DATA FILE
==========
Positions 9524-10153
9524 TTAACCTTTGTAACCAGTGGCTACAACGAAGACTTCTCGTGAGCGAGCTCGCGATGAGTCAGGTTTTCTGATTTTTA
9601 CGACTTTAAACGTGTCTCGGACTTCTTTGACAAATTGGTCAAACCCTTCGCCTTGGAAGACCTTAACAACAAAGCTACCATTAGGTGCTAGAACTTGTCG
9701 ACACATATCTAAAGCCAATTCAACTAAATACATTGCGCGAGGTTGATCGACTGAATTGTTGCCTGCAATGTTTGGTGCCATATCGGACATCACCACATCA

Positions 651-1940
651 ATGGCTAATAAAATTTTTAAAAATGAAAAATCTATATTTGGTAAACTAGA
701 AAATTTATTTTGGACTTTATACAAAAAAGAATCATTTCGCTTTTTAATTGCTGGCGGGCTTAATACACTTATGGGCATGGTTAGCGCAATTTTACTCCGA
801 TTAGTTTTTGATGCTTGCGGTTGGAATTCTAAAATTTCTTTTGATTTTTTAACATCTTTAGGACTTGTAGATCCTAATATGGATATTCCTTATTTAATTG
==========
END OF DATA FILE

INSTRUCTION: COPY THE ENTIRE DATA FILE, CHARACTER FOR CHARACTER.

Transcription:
Positions 9524-10153
9524 TTAACCTTTGTAACCAGTGGCTACAACGAAGACTTCTCGTGAGCGAGCTCGCGATGAGTCAGGTTTTCTGATTTTTA
9601 CGACTTTAAACGTGTCTCGGACTTCTTTGACAAATTGGTCAAACCCTTCGCCTTGGAAGACCTTAACAACAAAGCTACCATTAGGTGCTAGAACTTGTCG
9701 ACACATATCTAAAGCCAATTCAACTAAATACATTGCGCGAGGTTGATCGACTGAATTGTTGCCTGCAATGTTTGGTGCCATATCGGACATCACCACATCA

Positions 651-1940
651 ATGGCTAATAAAATTTTTAAAAATGAAAAATCTATATTTGGTAAACTAGA
701 AAATTTATTTTGGACTTTATACAAAAAAGAATCATTTCGCTTTTTAATTGCTGGCGGGCTTAATACACTTATGGGCATGGTTAGCGCAATTTTACTCCGA
801 TTAGTTTTTGATGCTTGCGGTTGGAATTCTAAAATTTCTTTTGATTTTTTAACATCTTTAGGACTTGTAGATCCTAATATGGATATTCCTTATTTAATTG